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Your Mother Was Right

By Glenn Kaufman on Nov. 13, 2015 in

I was riding the NYC Subway to a doctor’s office for my annual check up when the train grinded to a halt and sat there for what felt like an eternity.  It moved a few feet, and then again, it stopped.  Three PA announcements came on, each proclaiming a different reason for the delay.  I was now going to be seriously late.  I had no phone signal, and to make matters worse, the train eventually changed tracks and I was now several blocks further away from the office that was my ultimate destination.

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What is Leadership Development, anyway?

By Glenn Kaufman on Jul. 6, 2015 in

Virtually all large organizations pay attention to “developing” their leaders.  But what does this really mean?  Is there really one best way to do this?

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Revoking Your License to Lead

Glenn Kaufman

Reviewed by Glenn Kaufman on May. 5, 2015 in Leadership Bites

I am certain that many of you will not like this posting.  So, I’ll make my point right now, and you can quit reading if you feel the urge to get sick.  But do reply - I want to know why you quit reading.  Simply put, we should license leaders.

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Taking Charge:  The Next 200 Days

Glenn Kaufman

Reviewed by Glenn Kaufman on Mar. 30, 2015 in

So you’ve settled in, formed your team, and tackled some issues during your first 100 days. You are feeling like you are starting to get a sense for how the organization works and you have begun to build key relationships.  You may also be thinking that your on boarding is complete, and that you have already earned the right to be a leader in this organization.  Well, you might want to think again.

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Ask Not What I Can Do For You…

By Gary Rich on Feb. 9, 2015 in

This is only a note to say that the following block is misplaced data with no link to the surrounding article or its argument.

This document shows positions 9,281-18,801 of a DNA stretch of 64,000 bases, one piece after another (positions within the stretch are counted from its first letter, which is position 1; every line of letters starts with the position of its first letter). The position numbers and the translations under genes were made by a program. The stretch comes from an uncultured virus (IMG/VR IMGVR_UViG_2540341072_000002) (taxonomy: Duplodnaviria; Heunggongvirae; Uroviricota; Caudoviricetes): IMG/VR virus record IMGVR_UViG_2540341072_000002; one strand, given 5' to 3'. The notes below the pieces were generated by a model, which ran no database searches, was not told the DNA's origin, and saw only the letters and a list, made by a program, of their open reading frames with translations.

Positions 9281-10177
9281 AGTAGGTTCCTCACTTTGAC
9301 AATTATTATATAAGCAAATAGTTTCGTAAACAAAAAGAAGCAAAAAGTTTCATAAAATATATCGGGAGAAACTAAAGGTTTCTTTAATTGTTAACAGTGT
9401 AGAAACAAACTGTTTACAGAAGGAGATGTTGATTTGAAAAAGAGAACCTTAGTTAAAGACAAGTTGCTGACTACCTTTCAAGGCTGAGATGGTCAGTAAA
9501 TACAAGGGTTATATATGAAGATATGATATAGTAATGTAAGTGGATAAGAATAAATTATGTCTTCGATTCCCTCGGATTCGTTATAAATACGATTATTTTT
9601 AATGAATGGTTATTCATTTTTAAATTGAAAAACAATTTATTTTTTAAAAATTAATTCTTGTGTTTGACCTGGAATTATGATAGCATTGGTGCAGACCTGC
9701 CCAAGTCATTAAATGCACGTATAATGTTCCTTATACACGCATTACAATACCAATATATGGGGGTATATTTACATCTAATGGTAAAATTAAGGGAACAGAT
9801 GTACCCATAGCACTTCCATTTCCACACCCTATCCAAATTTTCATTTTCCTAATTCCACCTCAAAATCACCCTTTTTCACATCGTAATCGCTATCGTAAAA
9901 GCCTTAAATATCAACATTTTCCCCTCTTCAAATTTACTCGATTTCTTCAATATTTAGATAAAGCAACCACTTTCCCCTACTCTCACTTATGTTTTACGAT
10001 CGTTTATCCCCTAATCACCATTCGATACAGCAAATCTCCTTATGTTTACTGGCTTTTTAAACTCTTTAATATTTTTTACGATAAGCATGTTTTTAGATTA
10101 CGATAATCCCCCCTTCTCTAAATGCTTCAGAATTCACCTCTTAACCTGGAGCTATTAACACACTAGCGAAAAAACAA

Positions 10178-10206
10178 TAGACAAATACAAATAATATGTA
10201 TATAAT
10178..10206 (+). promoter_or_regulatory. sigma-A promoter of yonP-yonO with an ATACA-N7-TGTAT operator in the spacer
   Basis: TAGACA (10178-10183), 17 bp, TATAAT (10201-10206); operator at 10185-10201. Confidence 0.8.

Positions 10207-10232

That Sinking Feeling

I’m certain that all parents, particularly of teenagers, will be familiar with the scenario I’m about to describe. It’s the moment one of my daughters appears looking guileless and hesitantly ventures:  “Um Dad? Can I ask you a question?”

And instantly, here’s that familiar sensation, a Pavlovian lurch in the pit of my stomach that says I’m not going to like what I’m about to hear, and that it’s definitely going to cost me money.

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Does Anybody Out There Care?

By Gary Rich on May. 20, 2013 in Leadership Bites

You might be surprised to learn how enthusiastic executives are about their own professional development. I always am. And I’m not referring to people at the outset of their careers; from them, I expect enormous passion. I’m talking about seasoned professionals well into their careers. In the past, I wrongly assumed that with time we come to believe we are who we are, that we largely know what we need to know and from a developmental standpoint we’re just Kool and the Gang—but really, nothing could be further from the truth.

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“How Will You Measure Your Life”

by Clayton Christensen

Reviewed by Gary Rich on Jun. 4, 2012 in Biz Lit

Clayton Christensen is the Kim B. Clark professor of Business Administration at the Harvard Business School. He has authored several books, the first of which was “The Innovators Dilemma”. “How Will You Measure Your Life” is his most recent work. In this book Christensen draws on the theories taught in business school and attempts, with mixed success, to apply them to the issues we all face in our personal lives.

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35 Million Years At Work

By Glenn Kaufman on May. 29, 2012 in Leadership Bites

Biologists will tell you that evolution is a work in progress, and for all species, it only ends at extinction.  While evolution seems to have been kind to our species, it did leave us with at least one peculiarity:  our rational, thinking cortex did not replace our more primitive “reptilian” brain stem, but rather, sits on top of it with blazing interconnected circuitry.  What does this have to do with leadership?

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Too Many Bosses, Too Few Leaders

by Rajeev Peshawaria

Reviewed by Glenn Kaufman on May. 7, 2012 in Biz Lit

If anyone can speak with conviction about leadership as a corporate-insider, it is Rajeev.  During his career, Rajeev has worked for such global giants as American Express, Goldman Sachs, and Coca Cola, and has witnessed all manner of leadership types in action.  Just what did he find?  Well, the title of his book says it all.

“Too Many Bosses, Too Few Leaders” is divided into two parts.  While the second part, “Enterprise Leadership” is chock full of advice on how to “galvanize large numbers” of employees in a company, it is the first part of the book, “Self and Team Leadership” that sets this book apart from the pack.

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